Benefield: Splashers do their part to fight cancer

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Sometimes at athletic events, participants can start to look similar to one another.

Same lithe bodies. Same outfits. Same shoes.

Being one of the crowd wasn’t a problem for Maggie Pahlow at a recent swimming event.

“I was the youngest and the only mermaid there,” she said.

That’s two points for uniqueness for the young Ms. Pahlow.

Pahlow, who is 6 and lives in Sebastopol, not only donned a mermaid costume and tiara for the Swim A Mile fundraiser for the Women’s Cancer Resource Center, she completed the whole thing alongside her grandmother, Kelly Jensen of Petaluma.

“We were in the pool for an hour and a half,” Jensen said, sounding half amused and half awed by her granddaughter’s determination. “She was starting to get cold from being in the water so long. Her little teeth were chattering but she just finished. And she was so proud of herself. She said ‘I did it. I did the whole mile.’ ”

“Here she is, this little girl, and here I am, this old lady, but we are both women and we were working for women,” Jensen, 57, said.

The Swim A Mile event at Mills College staged Oct. 4 and 5 is set to raise an expected record-setting $415,000 for the Oakland-based Women’s Cancer Resource Center. The event has pulled in $3.8 million since its founding 19 years ago. That’s pretty good considering the first swim nearly two decades ago brought in just $15,000.

The non-profit agency provides psychological, emotional and practical support for both women and men dealing with cancer.

The event puts about 600 swimmers of all abilities into lanes at the college over two days. Athletes can swim, water walk, dance or doggy-paddle — anything to knock off enough laps to call it a mile. Jensen said it’s a kick to watch the “real” swimmers check their wristwatches and monitor their splits — while she just gets it done any way she can.

“I’m not an athlete,” she said. “The people who are really good, they like to check their time. I’m just like, ‘I’m out of the pool, I’m good.’ ”

Good doesn’t cover it.

The Sonoma Splashers, led by Liz Larew of Forestville, have become one of the event’s top fundraising teams.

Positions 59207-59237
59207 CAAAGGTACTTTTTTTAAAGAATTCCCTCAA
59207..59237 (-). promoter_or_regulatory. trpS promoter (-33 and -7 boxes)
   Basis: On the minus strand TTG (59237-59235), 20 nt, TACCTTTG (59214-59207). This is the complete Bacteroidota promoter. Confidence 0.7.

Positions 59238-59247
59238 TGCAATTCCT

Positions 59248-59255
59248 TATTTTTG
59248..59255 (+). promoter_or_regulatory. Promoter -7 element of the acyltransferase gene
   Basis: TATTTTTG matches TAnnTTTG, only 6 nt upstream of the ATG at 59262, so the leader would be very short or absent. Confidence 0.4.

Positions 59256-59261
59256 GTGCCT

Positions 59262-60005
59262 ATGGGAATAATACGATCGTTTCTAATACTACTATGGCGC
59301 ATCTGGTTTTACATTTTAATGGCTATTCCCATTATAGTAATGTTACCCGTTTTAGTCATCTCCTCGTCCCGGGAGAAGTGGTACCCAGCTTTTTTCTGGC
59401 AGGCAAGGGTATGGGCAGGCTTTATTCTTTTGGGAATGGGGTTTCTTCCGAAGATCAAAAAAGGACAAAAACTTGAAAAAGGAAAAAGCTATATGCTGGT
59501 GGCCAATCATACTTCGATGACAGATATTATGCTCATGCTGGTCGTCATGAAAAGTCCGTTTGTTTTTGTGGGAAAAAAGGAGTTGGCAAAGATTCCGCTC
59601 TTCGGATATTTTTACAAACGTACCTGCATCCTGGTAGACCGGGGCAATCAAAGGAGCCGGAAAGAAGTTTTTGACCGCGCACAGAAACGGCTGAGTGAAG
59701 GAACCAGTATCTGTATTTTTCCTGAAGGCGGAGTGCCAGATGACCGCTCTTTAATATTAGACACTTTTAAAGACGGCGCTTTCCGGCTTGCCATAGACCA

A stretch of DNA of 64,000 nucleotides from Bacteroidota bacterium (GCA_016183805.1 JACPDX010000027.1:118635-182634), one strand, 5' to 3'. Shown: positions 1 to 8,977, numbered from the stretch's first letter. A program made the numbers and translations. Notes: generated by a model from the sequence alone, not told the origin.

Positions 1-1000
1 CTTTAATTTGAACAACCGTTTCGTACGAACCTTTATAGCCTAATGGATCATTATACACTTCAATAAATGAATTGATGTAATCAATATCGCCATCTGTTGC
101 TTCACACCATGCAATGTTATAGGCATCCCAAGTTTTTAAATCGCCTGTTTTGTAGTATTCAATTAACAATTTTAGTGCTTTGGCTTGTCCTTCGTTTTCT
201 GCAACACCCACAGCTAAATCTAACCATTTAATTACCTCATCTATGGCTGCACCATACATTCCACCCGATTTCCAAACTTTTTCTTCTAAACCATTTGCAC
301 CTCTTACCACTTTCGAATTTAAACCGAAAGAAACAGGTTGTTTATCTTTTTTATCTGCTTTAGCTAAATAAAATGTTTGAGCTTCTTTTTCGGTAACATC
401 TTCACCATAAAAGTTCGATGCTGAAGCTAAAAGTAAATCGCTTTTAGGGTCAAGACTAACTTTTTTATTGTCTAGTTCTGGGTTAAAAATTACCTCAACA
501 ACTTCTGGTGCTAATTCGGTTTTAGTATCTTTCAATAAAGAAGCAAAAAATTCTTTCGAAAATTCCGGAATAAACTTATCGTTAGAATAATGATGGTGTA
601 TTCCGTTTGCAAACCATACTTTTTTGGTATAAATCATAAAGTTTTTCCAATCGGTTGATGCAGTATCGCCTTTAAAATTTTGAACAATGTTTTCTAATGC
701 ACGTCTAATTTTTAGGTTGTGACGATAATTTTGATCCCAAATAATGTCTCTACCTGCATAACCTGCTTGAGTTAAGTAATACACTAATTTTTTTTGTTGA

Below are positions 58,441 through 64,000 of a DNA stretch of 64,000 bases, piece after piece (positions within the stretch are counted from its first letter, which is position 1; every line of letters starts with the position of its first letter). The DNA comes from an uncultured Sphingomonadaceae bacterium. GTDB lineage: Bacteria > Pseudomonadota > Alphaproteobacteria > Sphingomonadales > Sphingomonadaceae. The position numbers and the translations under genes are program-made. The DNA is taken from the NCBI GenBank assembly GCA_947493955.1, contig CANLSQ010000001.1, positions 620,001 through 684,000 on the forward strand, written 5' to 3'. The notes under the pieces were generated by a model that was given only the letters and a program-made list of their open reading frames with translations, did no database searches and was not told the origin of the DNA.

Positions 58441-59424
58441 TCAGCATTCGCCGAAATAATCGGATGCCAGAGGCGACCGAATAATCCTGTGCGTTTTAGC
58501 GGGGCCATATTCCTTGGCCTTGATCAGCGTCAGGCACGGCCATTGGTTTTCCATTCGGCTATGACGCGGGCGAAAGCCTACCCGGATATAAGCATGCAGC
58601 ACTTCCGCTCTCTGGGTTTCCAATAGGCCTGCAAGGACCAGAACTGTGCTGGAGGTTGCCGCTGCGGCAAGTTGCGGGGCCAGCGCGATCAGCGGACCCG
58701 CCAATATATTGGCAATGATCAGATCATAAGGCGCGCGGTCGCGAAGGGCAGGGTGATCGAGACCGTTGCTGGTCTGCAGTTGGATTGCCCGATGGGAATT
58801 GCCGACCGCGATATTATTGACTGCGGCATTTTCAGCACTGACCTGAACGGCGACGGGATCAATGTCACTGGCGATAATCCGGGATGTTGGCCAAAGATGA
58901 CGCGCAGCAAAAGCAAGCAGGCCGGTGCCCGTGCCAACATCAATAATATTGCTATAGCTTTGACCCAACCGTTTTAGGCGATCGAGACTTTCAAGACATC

They were the top team of their size last year and so far this year trail only the WCRC staff team in funds raised.

“They are fabulous,” Swim A Mile event coordinator Christine Sinnot said of the Sonoma Splashers.

Jensen came to cheer at the event five years ago when Larew organized a team to support the agency that supported her when she battled cancer. The next year, Jensen, adamant that she is not an athlete, was in the water too.

“It makes to feel solidarity, like we are all here doing the same thing for a reason,” she said. “There was a mother and her three teenage sons and she had breast cancer and they were all swimming with her.”

And swimming with Jensen was little Pahlow in her pink mermaid outfit.

“I was impressed that she wanted to be a part of that,” Maggie’s mom, Katie Pahlow said. “Six-year-olds are usually a little bit ‘What can I get out of this?’ ”

Maggie Pahlow didn’t get, she gave. More than $400 of the Sonoma Splashers’ current $7,000 fundraising haul came from Maggie’s backers.

But her impact was more than dollars and cents.

As people are completing their swim, or getting a bite to eat, or having a post-swim massage, people share their stories of dealing with cancer. Names of survivors are read aloud, names of those who lost their battle to the disease are read aloud, too. There’s some thinking to be done while one is ticking off the laps.

“A lot is on your mind,” Jensen said of the time in the water. “You hear announcements, you hear the people’s names who have survived cancer and who have lost their lives to cancer. You do think about cancer.”

The emotions can rise and fall during the day, just like the water around the swimmer. At times, Jensen said she would feel nearly angry. Angry that so many people — swimming next to her and people who she’s never met — have to fight such a battle.

A non-swimmer swimming a mile to help that person? No problem.

“It is such an insidious disease,” she said. “It makes me mad.”

“You think of what people go through in chemo or radiation and surgery,” she said. “It’s like, ‘Yeah, I can do this. I can do this standing on my head, dammit.’ ”

For Pahlow, the little mermaid who was the youngest swimmer in the pool that day, it took a little grit to make it through 90 minutes of laps.

A little kick board, a little of grandma’s help, a little breather at the pool’s edge — whatever kept her going to complete the whole swim.

And when it seemed like she couldn’t go any more? When the journey was just too difficult?

“I pretend I’m a mermaid,” she said.

If only that worked for all of us.

You can reach staff columnist Kerry Benefield at 526-8671 or and on Twitter @benefield.

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